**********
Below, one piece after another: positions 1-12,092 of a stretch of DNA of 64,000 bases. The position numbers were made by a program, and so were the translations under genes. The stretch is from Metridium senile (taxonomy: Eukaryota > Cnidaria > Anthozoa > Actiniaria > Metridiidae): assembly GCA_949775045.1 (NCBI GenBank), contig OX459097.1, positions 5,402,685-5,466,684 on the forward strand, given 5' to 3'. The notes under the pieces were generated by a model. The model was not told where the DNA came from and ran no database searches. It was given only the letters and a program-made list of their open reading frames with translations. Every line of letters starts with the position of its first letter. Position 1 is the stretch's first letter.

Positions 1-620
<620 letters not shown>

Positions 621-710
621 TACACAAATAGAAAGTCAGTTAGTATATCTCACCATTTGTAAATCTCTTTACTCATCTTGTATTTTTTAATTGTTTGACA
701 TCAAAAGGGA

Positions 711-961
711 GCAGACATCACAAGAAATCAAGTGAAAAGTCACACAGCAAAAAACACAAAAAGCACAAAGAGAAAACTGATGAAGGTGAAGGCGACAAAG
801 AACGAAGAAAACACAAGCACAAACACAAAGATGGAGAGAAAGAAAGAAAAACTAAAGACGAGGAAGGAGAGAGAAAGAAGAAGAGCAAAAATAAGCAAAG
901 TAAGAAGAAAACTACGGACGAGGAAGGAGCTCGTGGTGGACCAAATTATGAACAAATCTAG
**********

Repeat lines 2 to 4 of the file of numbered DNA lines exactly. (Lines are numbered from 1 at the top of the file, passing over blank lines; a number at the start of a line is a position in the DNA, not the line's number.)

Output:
Positions 1-620
<620 letters not shown>

Positions 621-710